Shunt resistors are often used in cases where currents need to be measured. They can be found in multimeters, as terminating resistors on current transformer or as a separate measurement accessories. When using a combination of an appropriate shunt and an external multimeter set at voltage range, large currents can be measured, or combined with an oscilloscope, current wave forms can be made visible.
The name "shunt" originates from the fact that galvano and moving-iron meters only can handle limited currents. And to be able to measure larger currents a significantly part of the current is bypassed via a resistor. A shunt therefore is a common resistor named after it's purpose.
Calculating shunt resistors
In figure 2 can be seen how a shunt can be placed in parallel to a measuring device. This meter can be a voltmeter or a current meter. A small part of the current I that has to be measured runs through the meter Im and the remaining current Is is diverted through the shunt. Often a high input impedance measuring device is used. In many cases, depending on the value of the shunt resistor and the required accuracy, the current through the measuring instrument can be ignored.
By taking the current to be measured I, the current running through Im and the voltage Vm over the meter, the value of the shunt resistor can be calculated:
The current through the shunt Is is I - Im.
A shunt resistor is often made of a metal strip or wire. To limit the influence of the temperature a metal with an as small as possible temperature coefficient should be used. An overview of common used metals for shunt resistors with their electrical properties is shown in the table on the left. Constantan and manganin are often used because of their small temperature dependence. Also these materials have a high specific electrical resistivity, so shorter wires are needed.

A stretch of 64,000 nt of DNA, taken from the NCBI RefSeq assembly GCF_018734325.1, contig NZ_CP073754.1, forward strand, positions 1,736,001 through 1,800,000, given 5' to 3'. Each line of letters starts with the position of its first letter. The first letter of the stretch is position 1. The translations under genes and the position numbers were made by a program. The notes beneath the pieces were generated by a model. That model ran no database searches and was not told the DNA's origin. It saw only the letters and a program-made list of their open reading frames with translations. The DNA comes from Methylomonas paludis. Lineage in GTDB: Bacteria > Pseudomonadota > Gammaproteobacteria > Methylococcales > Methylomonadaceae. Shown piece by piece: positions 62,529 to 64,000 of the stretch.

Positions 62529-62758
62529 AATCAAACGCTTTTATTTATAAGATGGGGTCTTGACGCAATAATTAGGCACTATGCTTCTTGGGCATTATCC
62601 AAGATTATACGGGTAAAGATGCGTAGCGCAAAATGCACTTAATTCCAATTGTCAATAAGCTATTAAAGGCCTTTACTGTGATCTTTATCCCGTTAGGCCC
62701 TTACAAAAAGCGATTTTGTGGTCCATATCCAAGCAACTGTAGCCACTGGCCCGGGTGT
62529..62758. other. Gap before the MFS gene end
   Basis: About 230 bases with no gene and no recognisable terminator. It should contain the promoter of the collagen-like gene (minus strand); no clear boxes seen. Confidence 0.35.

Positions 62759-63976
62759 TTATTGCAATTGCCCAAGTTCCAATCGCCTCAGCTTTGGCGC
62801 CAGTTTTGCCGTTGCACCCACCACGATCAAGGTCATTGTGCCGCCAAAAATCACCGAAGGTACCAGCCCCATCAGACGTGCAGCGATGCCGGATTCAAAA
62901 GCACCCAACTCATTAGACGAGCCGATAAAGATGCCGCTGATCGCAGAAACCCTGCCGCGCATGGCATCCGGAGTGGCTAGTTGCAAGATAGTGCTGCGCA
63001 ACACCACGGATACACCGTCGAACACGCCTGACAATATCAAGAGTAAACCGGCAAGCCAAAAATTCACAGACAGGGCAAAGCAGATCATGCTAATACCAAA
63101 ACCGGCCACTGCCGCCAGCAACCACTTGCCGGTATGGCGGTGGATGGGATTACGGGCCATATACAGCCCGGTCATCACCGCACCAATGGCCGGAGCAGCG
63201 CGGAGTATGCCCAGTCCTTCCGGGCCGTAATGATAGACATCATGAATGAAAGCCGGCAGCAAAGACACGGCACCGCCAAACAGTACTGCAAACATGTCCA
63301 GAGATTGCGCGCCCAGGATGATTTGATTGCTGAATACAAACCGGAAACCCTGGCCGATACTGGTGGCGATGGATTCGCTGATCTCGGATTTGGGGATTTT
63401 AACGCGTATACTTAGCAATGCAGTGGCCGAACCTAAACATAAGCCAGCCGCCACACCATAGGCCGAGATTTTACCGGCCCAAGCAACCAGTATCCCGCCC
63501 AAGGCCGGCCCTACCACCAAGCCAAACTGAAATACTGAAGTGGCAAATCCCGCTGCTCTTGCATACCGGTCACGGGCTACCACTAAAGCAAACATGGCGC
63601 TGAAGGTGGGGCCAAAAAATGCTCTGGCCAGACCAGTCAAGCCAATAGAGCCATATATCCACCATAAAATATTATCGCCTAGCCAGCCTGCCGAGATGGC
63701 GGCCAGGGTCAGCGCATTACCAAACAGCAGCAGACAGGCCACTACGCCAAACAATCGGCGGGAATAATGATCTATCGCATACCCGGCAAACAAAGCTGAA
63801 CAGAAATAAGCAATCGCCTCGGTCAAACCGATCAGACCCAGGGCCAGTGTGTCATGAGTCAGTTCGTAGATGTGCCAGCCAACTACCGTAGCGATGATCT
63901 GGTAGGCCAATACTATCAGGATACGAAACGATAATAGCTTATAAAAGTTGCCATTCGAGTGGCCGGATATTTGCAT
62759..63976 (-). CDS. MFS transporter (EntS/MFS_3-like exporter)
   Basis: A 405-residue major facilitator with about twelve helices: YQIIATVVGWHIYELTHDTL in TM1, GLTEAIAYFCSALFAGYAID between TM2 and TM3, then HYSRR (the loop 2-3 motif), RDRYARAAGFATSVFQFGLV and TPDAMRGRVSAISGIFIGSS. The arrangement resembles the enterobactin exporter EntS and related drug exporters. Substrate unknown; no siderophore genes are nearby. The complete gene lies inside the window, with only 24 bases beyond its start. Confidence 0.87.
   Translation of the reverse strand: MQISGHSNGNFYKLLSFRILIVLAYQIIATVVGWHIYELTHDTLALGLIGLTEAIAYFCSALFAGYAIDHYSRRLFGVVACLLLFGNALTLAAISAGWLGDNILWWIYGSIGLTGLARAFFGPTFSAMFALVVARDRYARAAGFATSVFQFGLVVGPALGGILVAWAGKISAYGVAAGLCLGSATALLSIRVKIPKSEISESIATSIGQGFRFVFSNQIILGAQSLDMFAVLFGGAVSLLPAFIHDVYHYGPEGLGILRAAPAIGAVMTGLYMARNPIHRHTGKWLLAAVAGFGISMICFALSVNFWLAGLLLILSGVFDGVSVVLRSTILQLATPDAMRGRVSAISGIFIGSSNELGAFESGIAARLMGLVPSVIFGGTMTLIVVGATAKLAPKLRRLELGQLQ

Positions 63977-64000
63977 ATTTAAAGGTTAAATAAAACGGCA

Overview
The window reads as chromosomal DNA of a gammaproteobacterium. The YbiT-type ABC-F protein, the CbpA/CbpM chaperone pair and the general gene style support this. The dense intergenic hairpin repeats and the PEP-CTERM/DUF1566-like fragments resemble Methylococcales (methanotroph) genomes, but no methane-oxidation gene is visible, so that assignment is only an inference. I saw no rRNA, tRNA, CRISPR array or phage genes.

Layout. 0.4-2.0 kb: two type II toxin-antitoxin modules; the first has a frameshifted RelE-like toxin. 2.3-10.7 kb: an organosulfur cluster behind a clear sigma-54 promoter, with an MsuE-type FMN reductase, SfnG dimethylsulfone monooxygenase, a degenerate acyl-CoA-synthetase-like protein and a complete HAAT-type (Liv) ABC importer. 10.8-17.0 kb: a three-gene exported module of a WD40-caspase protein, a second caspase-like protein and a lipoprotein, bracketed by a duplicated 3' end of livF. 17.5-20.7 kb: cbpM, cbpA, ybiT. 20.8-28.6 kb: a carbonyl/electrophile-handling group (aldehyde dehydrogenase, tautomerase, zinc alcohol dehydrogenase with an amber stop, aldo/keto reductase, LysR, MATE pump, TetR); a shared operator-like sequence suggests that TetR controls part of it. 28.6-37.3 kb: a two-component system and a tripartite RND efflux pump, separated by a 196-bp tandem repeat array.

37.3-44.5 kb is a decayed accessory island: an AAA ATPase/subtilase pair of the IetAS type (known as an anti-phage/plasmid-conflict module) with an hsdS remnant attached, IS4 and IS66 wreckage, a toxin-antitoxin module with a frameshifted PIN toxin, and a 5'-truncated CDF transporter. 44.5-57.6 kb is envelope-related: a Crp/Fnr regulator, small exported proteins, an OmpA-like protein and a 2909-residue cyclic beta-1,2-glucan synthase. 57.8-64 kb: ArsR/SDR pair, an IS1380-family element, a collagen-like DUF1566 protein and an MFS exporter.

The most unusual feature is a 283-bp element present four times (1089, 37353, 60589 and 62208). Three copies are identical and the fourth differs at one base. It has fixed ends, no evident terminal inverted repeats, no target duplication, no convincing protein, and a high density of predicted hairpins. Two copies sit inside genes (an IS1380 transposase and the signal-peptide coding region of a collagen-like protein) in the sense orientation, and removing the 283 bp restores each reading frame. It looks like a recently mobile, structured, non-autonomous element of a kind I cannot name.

The required length can be calculated using equation 2. As an example the length of the wire needed for a shunt resistor of 1 Ω which is made from constatan wire with a diameter of 0.5 mm (A = 0.196 mm2).
Temerature depending resistance
The resistance of the shunt wire is not constant, but depends on the temperature of the wire. To which extent the resistance of a material changes with temperature can be found in the column Resistivity temperature coefficient of table 1. The specific resistance in the first column is given at a temperature of 20 °C. The resistance at the new temperature is calculated as:
where RT1 is the shunt resistance at 20 °C, αr is the resistivity temperature coefficient and ΔT is the temperature difference to 20 °C.
If normal copper is used as a resistive element for a 1 Ω shunt and the wire temperature rises to 30 °C (ΔT = 30 °C - 20 °C = 10 °C), the resistance will increase to 17.5·10-9 Ω·m · (1 + 4·10-3 K-1 · 10 °C) = 1.04 Ω. This is a error of 4% at only a temperature rise of 10 °C. It's better to use constantan or manganin. With the same conditions the resistance changes only to 1.0002 Ω.